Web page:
Sunday, March 10, 2013

Rakim in St. Louis: Still a ‘Microphone Fiend’

By Danielle Hall

On Friday, March 8, 2013, Rakim performed at The Coliseum Music Lounge in St. Louis, Missouri. To say that Rakim was well-received would be an understatement. St. Louis showed up for The God Emcee. It was packed wall to wall and the crowd was ecstatic. Honestly I don’t know who enjoyed the night more, Rakim or those of us in the audience.

There were several points where Rakim stopped rhyming and let the crowd finish word by word, line by line. One notable moment was when Rakim stated, “I feel like I’m at home.” Of course, that’s something he could say at any given show, but I doubt that the feeling of home occurs on every stage or during every performance for any artist. That’s a major compliment for St. Louis given that we have a bit of a reputation for not supporting local and sometimes major artists – and within that comes the belief that St. Louis is not a viable market.

At another point, Ra went on to say “Imma take it deep into the catalog. I ain’t been in St. Louis in a long time…I ain’t gon leave nothing undone.” Accompanied by DJ 33 1/3, Rakim did several classics spanning his solo projects and those as part of the hip hop duo Eric B. and Rakim including, “I Ain’t No Joke,” “I Know You Got Soul” and “My Melody,” to name a few. To witness a hip hop legend of that magnitude, I mostly watched in awe and listened.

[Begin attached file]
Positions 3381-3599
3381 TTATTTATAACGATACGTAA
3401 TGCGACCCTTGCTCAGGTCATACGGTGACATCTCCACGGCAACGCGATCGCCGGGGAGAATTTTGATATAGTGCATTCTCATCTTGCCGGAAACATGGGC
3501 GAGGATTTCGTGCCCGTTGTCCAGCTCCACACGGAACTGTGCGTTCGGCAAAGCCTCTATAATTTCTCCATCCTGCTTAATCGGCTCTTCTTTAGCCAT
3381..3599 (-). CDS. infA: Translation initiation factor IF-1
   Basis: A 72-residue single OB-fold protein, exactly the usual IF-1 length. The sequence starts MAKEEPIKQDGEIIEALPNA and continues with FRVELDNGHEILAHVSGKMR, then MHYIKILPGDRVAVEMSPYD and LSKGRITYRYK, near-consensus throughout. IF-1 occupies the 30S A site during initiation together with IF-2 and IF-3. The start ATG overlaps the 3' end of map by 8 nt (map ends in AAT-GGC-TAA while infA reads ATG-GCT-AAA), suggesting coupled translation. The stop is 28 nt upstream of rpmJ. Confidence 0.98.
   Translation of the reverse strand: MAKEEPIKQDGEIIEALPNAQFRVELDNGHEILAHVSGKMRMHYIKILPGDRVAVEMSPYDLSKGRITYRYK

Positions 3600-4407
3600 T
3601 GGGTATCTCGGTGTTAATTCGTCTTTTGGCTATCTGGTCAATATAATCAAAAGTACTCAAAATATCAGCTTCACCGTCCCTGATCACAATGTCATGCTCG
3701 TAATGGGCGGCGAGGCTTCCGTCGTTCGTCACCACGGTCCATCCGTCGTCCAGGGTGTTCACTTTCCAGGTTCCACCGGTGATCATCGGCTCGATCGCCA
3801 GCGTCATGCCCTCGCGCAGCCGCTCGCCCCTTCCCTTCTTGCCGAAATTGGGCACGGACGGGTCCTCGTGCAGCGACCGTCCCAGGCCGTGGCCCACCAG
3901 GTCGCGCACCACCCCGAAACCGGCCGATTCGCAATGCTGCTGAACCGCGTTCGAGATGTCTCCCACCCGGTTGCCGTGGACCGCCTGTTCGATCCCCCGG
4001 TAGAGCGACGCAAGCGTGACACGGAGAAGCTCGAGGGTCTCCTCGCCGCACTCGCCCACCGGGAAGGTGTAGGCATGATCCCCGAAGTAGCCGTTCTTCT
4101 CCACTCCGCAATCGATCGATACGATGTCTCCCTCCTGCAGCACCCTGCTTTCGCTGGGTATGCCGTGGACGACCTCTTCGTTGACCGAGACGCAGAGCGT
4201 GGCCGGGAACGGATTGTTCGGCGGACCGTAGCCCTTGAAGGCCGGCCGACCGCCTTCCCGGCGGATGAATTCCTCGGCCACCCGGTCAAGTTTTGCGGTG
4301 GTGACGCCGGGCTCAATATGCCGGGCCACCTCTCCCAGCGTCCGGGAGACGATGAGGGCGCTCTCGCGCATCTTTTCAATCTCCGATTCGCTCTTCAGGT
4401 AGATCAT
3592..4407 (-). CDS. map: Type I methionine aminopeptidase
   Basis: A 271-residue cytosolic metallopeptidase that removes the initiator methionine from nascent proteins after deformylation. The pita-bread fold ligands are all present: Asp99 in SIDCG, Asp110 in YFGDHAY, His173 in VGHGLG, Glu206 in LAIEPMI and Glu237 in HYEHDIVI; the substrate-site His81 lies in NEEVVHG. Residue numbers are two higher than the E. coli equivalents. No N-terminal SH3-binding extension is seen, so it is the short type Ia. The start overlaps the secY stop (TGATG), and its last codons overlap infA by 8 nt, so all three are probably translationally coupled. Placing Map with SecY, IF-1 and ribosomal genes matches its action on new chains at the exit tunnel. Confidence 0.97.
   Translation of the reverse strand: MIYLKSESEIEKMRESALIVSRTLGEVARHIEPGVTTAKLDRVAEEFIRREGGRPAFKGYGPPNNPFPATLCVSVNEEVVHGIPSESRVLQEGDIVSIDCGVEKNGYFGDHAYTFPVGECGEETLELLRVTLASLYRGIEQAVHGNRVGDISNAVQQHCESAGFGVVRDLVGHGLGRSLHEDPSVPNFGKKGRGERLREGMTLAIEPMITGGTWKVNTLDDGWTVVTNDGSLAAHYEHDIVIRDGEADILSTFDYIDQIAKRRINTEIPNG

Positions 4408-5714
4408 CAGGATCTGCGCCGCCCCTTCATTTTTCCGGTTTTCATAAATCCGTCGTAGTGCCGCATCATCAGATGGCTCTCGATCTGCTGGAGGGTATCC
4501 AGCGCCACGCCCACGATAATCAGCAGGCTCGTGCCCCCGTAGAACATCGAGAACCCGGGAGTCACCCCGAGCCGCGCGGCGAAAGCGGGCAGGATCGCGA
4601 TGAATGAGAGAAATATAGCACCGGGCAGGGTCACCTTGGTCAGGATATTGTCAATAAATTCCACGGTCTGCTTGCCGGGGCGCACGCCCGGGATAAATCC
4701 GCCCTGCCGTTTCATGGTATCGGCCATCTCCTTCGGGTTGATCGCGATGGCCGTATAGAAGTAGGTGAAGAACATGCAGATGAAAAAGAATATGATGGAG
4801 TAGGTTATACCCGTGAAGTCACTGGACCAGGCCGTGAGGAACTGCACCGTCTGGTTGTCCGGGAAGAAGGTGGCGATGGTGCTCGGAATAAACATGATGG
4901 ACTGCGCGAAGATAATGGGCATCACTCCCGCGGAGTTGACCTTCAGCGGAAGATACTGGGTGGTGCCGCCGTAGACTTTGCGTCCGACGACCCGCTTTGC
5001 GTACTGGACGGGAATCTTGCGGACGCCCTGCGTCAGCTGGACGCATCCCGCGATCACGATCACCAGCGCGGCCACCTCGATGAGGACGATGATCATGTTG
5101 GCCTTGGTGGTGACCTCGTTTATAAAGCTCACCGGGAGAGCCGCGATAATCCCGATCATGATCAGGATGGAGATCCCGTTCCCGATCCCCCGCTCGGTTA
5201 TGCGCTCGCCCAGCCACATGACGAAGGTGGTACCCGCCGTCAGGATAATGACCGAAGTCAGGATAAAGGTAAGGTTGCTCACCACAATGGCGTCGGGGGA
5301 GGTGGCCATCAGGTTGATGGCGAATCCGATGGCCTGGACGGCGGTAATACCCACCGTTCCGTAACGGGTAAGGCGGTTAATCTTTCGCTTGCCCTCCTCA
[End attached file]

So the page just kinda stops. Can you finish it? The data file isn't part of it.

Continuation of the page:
Mostly, I was thinking about what it means to experience legends from the golden age of hip hop in the 21st century. Certainly, there’s an essence of nostalgia, but as Hip Hop turns 40 there’s something to be said of the staying power of rappers like Rakim or Nas who haven’t given up the mic and have throughout their careers remained true to the art, true to their fans, and still able to move a crowd. In 2013, Rakim is still a microphone fiend.

At the end of the show Rakim remained on stage and shook everybody’s hand that wanted to shake his and even took pictures if you wanted one. I was really touched how connected and accessible he was to the people. There are no words to describe that moment except priceless - I’ll always remember it as the night I shook hands with The God Emcee.

Related: Nas and an “Illustrious Cemetery” for Hip Hop’s Dead and Invisible Female Emcees

Danielle Hall is a program coordinator and contributing writer for Black Studies @ SIUE.

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